Zaya is a Mongolian painter. His art depicts ancient Mongolian fashion and hairstyles, wild animals, and everyday life. Zaya spent two years living as a buddhist monk studying religious art and painting pictures of gods; his work is influenced by Tibetan art traditions as well.
Deer at the Ger, South Mongolia
Five in the morning in the Gobi desert and we stopped at this family’s ger to get some airag. (Airag is the fermented mare’s milk.) I saw this fawn amongst the sheep but couldn’t get an explanation why.
Our vehicle, a problematic Chinese-brand Grand Tiger pick-up truck, ran out of diesel a hundred kilometers later and we were stranded for six or seven hours with only our delicious, alcoholic horse milk to nurture us.
Mongolian horses are small and scruffy, but incredibly tough and sure-footed. Photo by Bruce Kirkby.
Sargent Reckless was a Mongolian horse bought for $250 and trained to carry heavy ammunition to mortars for the 75mm Recoilless Rifle Platoon of the 5th Marines during the Korean War. She liked cigarettes, pancakes, and beer. In one day, she could carry five tons of ammunition. She earned two Purple Hearts and a Good Conduct medal.
A blue-eyed Mongolian horse. I had no idea horses even could have blue eyes. Photo by Taylor Weidman.
A Mongolian herder rides out to check on his animals during a snow storm.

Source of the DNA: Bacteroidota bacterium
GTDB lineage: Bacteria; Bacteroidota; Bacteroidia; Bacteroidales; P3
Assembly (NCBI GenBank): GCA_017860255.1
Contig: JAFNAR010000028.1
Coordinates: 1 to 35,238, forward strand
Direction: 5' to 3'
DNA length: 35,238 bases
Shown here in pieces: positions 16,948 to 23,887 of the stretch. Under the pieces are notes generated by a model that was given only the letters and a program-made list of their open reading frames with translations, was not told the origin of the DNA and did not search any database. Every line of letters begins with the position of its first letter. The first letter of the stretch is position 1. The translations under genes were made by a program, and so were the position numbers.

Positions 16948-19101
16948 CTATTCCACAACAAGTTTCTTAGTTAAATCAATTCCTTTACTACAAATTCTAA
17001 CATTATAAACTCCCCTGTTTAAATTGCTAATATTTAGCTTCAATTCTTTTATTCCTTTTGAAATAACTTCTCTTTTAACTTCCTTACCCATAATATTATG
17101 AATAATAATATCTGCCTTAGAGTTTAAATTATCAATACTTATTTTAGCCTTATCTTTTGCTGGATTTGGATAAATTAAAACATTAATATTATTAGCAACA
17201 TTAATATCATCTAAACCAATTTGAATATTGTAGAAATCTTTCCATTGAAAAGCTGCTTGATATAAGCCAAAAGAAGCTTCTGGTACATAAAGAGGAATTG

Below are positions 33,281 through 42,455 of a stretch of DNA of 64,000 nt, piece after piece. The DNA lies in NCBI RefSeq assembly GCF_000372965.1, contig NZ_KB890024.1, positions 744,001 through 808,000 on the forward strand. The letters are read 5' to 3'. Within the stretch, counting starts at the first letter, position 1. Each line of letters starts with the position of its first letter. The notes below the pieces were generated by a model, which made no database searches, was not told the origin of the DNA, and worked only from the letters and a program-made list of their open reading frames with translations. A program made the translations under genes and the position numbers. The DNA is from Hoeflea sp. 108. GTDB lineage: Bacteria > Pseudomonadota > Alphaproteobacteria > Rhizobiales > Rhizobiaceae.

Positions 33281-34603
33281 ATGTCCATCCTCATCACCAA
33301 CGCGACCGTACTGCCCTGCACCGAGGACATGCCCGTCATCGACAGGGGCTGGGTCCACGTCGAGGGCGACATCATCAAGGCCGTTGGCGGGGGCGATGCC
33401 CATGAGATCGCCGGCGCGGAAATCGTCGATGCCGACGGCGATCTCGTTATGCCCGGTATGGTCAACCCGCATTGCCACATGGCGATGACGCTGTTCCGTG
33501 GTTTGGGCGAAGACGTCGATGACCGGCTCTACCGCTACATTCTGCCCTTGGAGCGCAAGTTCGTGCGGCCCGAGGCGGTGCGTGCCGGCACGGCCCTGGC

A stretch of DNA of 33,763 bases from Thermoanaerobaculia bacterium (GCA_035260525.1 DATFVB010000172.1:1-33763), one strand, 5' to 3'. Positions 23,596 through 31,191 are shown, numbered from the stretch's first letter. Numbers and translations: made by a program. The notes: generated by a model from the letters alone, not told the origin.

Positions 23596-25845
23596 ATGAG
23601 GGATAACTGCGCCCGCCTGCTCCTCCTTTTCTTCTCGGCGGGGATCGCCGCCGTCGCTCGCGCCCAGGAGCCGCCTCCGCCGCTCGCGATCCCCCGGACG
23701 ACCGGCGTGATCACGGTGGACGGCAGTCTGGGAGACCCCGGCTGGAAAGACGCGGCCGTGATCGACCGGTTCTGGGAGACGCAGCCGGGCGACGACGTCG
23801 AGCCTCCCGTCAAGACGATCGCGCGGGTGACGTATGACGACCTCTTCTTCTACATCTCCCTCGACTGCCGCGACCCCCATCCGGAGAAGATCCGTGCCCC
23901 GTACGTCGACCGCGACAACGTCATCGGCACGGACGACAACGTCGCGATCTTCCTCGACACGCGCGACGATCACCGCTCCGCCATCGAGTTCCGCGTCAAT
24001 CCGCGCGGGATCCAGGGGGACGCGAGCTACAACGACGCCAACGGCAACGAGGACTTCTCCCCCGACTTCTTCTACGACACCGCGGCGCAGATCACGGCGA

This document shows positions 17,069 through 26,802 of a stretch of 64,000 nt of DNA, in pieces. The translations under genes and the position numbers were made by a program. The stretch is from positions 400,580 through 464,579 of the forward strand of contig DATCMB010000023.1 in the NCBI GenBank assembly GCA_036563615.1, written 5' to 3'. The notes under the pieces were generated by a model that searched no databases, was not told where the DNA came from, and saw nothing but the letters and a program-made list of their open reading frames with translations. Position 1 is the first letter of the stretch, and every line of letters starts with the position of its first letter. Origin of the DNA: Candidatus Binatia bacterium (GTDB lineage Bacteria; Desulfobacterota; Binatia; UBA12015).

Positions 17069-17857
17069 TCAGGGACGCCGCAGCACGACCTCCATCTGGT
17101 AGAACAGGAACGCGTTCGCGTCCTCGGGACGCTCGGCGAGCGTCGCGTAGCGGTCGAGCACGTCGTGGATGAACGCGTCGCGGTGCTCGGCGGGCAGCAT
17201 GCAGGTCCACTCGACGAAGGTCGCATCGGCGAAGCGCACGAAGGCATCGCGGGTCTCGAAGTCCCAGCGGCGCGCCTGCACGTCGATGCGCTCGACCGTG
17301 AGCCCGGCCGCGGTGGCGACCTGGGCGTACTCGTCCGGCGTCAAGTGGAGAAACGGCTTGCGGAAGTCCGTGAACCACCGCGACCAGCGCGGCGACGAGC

Over the past decade Mongolia has had several dzud - harsh winters when animals cannot find enough food to eat under the snow and die by the millions. There is some worries that this winter will be another dzud.
In the past, there has been one dzud every couple of decades, but climate change has increased their frequency.
Photo by Taylor Weidman.
This painting is one of 30 on display for the 68th anniversary of the Mongolian Institute of Fine Art at the Tsagaan Darium Art Gallery in Ulaanbaatar. It is excellently blue.
The color that is called “blue” in English is two different colors in the Mongolian language, цэнхэр and хѳх (the one in this painting).
Lots of languages have just one word that means both “blue” and “green”, like xanh in Vietnamese or pureuda in Korean (according to this anyway, I don’t speak those languages). In those languages, if someone asked you what color the sky or some leaves were, you would give the same answer. But Mongolian has more blueish greenish colors than English does, which is neat.